You see, just as “Marie” did in Connecticut, Shared Hope International has been part of a great change all across the United States. The tide has changed. But there is so much more to do.

So why do I point ut to you this way? To depress or scare you?

Not at all. It is to to help you that when people put their minds to a problem and ACT. When we take action things can and do change.

And so, as I read Shared Hope International’s email this morning, I cheered. Then I had a good cry. And for now, I won’t scream because writing this Rant has helped quiet the urge.

You see, for Marie, it is now too late. She lies in a grave in her hometown just outside Hartford, Connecticut. She was free for a while and then the monster of drug addiction consumed her. Along the way, her choices made the tragedy all the worse, as it also took the life of a perfectly innocent bystander. Screaming material for so many. Too many.

But it is getting better thanks to the efforts of everyday people like you and organizations like Shared Hope International.

So, please do visit Shared Hope’s Advocacy Action Center and look up your State. Then consider what you might do. You may not be able to do more than share this “Rich’s Rant” or point family and friends to Shared Hope International Advocacy Action Center. That’s OK but, please above all, do act.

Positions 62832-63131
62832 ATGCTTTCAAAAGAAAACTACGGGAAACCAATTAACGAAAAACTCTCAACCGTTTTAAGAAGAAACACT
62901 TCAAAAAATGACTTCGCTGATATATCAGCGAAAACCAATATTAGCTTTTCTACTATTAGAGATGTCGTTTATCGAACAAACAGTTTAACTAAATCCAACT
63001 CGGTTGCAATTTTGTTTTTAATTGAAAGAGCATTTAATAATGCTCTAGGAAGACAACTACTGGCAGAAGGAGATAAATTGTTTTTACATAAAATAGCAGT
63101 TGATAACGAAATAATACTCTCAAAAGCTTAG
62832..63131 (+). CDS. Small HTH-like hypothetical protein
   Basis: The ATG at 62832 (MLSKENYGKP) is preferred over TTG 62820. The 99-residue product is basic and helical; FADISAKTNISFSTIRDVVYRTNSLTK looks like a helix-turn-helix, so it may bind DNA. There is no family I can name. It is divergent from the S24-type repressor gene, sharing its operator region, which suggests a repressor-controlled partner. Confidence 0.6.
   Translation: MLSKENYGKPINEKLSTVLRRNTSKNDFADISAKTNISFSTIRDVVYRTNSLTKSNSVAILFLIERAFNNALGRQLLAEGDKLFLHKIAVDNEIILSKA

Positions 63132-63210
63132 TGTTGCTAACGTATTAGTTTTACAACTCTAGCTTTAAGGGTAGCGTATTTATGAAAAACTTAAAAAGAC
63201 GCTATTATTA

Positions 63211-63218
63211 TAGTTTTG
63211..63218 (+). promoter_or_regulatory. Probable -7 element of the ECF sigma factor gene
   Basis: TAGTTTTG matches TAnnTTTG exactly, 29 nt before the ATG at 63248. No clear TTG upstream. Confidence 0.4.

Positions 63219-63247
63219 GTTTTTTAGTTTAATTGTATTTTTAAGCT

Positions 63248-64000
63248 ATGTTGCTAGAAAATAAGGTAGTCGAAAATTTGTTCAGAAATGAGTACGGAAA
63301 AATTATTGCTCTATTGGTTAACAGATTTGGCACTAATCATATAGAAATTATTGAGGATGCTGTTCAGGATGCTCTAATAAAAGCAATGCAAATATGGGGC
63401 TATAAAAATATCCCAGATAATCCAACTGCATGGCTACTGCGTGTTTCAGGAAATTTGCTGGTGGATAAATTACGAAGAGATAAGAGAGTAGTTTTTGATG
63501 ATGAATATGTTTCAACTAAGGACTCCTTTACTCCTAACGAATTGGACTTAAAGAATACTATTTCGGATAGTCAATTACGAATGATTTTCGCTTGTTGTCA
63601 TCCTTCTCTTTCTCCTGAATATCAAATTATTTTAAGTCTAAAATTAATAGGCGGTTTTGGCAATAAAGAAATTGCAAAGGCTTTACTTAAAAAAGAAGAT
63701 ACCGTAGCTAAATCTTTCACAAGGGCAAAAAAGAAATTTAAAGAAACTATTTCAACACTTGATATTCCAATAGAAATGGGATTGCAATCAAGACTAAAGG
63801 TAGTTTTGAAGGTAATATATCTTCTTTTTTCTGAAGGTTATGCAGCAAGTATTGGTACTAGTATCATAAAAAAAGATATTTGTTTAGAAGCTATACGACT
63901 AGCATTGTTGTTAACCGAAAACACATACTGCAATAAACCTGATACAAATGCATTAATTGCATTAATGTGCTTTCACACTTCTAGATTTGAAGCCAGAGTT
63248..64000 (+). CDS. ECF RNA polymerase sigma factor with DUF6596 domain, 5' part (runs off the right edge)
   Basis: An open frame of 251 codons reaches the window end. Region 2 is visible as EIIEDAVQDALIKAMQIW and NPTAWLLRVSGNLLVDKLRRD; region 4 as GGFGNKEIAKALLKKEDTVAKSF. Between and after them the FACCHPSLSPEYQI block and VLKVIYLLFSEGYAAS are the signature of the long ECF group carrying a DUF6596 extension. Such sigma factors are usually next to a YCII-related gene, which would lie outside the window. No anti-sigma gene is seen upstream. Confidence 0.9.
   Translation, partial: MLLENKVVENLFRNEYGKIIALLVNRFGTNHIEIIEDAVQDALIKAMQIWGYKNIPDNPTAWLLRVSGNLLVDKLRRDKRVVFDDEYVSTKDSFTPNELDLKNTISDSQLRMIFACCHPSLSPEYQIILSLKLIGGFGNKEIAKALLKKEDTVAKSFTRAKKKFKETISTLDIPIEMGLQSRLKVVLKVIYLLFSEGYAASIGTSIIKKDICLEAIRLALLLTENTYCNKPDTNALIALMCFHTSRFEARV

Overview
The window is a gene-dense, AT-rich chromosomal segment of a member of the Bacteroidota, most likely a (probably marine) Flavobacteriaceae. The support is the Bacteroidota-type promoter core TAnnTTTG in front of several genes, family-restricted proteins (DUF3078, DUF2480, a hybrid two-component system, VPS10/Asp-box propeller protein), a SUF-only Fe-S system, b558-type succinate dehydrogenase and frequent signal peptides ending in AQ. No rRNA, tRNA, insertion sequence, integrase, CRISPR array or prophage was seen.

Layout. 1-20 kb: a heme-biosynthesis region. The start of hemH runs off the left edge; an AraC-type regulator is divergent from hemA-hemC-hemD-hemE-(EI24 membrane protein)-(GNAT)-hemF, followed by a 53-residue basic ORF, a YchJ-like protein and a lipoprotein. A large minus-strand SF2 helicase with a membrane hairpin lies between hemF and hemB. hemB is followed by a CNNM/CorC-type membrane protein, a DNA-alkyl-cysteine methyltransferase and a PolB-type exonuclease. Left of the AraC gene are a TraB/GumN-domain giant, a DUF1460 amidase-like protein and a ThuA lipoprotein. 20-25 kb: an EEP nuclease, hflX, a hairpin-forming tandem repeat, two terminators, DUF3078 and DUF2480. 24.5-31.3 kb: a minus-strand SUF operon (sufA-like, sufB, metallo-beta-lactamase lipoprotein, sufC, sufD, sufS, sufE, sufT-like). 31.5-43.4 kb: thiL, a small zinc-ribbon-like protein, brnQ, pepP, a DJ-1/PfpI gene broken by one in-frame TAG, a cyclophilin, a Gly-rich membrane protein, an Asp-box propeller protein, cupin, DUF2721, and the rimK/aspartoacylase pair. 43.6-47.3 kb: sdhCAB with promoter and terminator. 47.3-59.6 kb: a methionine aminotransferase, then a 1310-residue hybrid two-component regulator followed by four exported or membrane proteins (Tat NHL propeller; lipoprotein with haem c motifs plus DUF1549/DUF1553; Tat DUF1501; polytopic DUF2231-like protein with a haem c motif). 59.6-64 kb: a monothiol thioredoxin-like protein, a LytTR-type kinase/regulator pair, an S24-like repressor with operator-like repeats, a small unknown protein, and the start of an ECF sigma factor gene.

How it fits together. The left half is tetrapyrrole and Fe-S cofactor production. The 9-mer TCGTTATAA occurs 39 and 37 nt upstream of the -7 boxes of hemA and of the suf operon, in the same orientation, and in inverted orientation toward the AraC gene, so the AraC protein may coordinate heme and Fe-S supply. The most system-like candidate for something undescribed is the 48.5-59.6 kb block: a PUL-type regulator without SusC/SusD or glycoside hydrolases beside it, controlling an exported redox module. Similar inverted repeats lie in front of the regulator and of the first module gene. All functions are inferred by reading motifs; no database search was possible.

Not all of us are meant to be “in the trenches” but if 6,89o Shared Hope Advocates can do what they have done, just imagine what 13,780 people could do? Now imagine what 27,560 good people could do?

This much I can assure you of – we do not always know not how our words or acts of kindness and mercy (or anger and hate) ripple out from our lives and the choices we all make. Every choice does have consequences.

When we choose kindness and mercy, we hope to see the good outcome but the truth is that you may never see the result of those words and acts. They may or may not be redeemed in time. No matter. Our job is to speak up and do the work. As the Old Testament reads: “Some sow, some water, but the Lord provides the Harvest.”

To the sowers and waterers of seed at Shared Hope International and the 6,890 folks who have advocated however, they could, this guy from Connecticut offers you his encouragement and admiration. You’re getting it done. Ooorah!

Shared Hope International’s morning email follows…


What 6,890 advocates can do